Writer Biases

Bias = strong feeling in favor of or against a thing, a person, or a group of people
Writers often use persuasive language to influence a reader’s opinion. In order to put ourselves in a better position to evaluate their opinions or idea, we need to recognize biases and how they are expressed.
Let’s look at the article again, Reducing Disposable Bag Pollution. Here, we can see three examples that the writer uses to influence readers.

  1. Using Comparative language.  The writer compares a specified time a bag is used with unspecified time a bag takes to decompose.  The statement implies the writer’s bias.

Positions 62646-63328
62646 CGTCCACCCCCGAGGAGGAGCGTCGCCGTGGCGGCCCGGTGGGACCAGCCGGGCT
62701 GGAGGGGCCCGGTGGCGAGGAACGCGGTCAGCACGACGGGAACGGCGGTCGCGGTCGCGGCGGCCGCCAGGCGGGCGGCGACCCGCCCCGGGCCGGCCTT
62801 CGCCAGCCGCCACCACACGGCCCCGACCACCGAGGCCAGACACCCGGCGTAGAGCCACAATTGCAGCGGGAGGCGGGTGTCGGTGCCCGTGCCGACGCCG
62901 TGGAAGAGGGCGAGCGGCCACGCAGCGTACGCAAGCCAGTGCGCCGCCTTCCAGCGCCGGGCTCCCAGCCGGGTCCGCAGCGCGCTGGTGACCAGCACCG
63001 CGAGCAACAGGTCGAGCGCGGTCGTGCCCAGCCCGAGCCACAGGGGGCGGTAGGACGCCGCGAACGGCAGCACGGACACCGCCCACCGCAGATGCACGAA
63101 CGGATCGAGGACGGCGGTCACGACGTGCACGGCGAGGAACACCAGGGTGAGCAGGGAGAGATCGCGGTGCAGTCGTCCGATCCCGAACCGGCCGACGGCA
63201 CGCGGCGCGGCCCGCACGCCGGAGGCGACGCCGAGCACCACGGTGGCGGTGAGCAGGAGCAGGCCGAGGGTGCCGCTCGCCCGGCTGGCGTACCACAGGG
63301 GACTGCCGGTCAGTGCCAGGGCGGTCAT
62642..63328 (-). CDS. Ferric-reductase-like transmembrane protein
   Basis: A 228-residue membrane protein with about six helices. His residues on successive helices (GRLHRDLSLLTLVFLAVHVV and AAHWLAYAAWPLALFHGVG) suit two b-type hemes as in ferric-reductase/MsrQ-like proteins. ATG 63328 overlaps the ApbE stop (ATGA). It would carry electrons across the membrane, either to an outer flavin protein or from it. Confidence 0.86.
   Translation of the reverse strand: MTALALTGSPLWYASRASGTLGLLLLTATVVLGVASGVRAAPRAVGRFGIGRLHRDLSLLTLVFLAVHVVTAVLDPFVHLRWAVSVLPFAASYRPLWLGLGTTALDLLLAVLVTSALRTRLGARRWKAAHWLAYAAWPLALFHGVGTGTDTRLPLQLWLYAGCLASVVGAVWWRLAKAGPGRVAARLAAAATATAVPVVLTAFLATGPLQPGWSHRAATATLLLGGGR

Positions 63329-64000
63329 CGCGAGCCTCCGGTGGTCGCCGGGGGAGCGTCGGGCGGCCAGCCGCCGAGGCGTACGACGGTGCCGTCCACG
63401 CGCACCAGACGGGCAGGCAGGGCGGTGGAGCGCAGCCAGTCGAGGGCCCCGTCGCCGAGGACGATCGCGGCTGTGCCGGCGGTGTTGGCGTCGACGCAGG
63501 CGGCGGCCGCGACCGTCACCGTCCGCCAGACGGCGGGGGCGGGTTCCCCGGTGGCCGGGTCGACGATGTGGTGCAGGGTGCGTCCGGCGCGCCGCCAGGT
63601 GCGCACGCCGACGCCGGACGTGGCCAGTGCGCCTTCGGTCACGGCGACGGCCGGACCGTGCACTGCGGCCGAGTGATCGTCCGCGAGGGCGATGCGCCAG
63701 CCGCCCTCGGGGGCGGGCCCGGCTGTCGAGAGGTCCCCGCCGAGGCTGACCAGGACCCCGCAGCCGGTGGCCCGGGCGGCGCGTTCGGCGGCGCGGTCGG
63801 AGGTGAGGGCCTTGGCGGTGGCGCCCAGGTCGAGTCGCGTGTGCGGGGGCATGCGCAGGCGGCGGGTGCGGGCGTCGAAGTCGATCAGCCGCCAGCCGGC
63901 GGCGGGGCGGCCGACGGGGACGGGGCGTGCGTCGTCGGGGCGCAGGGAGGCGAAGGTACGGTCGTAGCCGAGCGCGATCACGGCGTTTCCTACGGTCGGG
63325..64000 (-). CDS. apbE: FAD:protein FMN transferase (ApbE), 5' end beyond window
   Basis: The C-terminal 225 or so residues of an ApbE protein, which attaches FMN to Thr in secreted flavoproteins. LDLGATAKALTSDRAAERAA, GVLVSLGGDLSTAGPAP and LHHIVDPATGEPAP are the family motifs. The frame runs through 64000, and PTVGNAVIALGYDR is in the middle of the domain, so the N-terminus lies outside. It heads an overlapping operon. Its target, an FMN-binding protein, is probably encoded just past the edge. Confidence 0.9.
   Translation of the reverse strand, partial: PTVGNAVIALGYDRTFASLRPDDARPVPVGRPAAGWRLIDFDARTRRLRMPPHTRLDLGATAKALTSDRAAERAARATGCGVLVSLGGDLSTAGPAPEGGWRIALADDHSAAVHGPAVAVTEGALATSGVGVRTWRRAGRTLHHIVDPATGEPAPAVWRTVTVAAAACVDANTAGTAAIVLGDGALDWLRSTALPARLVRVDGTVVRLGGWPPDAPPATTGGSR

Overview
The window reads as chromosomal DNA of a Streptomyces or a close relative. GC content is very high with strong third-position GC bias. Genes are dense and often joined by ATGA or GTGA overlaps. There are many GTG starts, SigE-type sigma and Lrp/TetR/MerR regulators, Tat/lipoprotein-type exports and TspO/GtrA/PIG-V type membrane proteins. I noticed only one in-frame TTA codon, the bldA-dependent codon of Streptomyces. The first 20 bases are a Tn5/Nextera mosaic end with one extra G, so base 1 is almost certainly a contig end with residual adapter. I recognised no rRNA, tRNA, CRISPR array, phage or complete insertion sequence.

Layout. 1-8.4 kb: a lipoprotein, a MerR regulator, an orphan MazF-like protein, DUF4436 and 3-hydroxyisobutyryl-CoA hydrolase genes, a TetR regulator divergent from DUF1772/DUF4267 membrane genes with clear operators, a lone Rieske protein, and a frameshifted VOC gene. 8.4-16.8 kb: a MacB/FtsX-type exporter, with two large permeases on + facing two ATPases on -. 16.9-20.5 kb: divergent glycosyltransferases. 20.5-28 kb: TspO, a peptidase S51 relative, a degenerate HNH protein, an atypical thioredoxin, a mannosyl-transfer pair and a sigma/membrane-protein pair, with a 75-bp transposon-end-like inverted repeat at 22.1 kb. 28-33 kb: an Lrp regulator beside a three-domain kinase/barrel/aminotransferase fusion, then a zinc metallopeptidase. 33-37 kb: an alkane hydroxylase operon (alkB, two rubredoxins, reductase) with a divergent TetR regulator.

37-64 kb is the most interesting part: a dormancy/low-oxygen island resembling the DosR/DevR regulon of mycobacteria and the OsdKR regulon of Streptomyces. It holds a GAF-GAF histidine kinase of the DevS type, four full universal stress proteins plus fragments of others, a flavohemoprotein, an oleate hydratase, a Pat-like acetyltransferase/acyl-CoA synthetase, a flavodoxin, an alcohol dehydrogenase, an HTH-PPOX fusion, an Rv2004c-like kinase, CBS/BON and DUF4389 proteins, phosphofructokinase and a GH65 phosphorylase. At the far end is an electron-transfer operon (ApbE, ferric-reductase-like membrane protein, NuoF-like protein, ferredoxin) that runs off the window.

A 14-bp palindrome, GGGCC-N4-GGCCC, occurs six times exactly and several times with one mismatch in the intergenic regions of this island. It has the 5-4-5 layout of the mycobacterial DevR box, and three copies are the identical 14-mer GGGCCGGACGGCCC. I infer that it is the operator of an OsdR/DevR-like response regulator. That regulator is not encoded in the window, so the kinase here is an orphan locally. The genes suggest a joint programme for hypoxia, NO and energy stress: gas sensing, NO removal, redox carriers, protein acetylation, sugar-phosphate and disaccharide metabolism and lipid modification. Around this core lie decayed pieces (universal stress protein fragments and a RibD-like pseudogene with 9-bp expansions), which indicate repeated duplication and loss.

“These bags are used for an average of 12 minutes, but they remain in our landfills, oceans, parks, and beaches for thousands of years
  2. Using Direct Criticism.  The writer uses strong words to let readers know their feelings.
    “Both plastic and paper disposable bags are costly, environmentally damaging, and completely unnecessary
  3. Using Inclusive Pronouns.  The writer assumes readers share their opinion by using pronouns such as our.
    “…but they remain in our landfills…” And “…created a plastic wasteland in our oceans.”
  4. Use adverbs such as in reality, in fact, and consequently, to strength important points.
    “Consequently, neglect in passing new laws has only worsened the problems.”

Richard Carrigan, MSE

Richard Carrigan has been an educator for over 30 years and a filmmaker for the past ten years. He has experience teaching English as a Second Language in Asia and teaching university students in the United States. He earned his undergraduate degree from Loma Linda University and his graduate degree from Shenandoah University.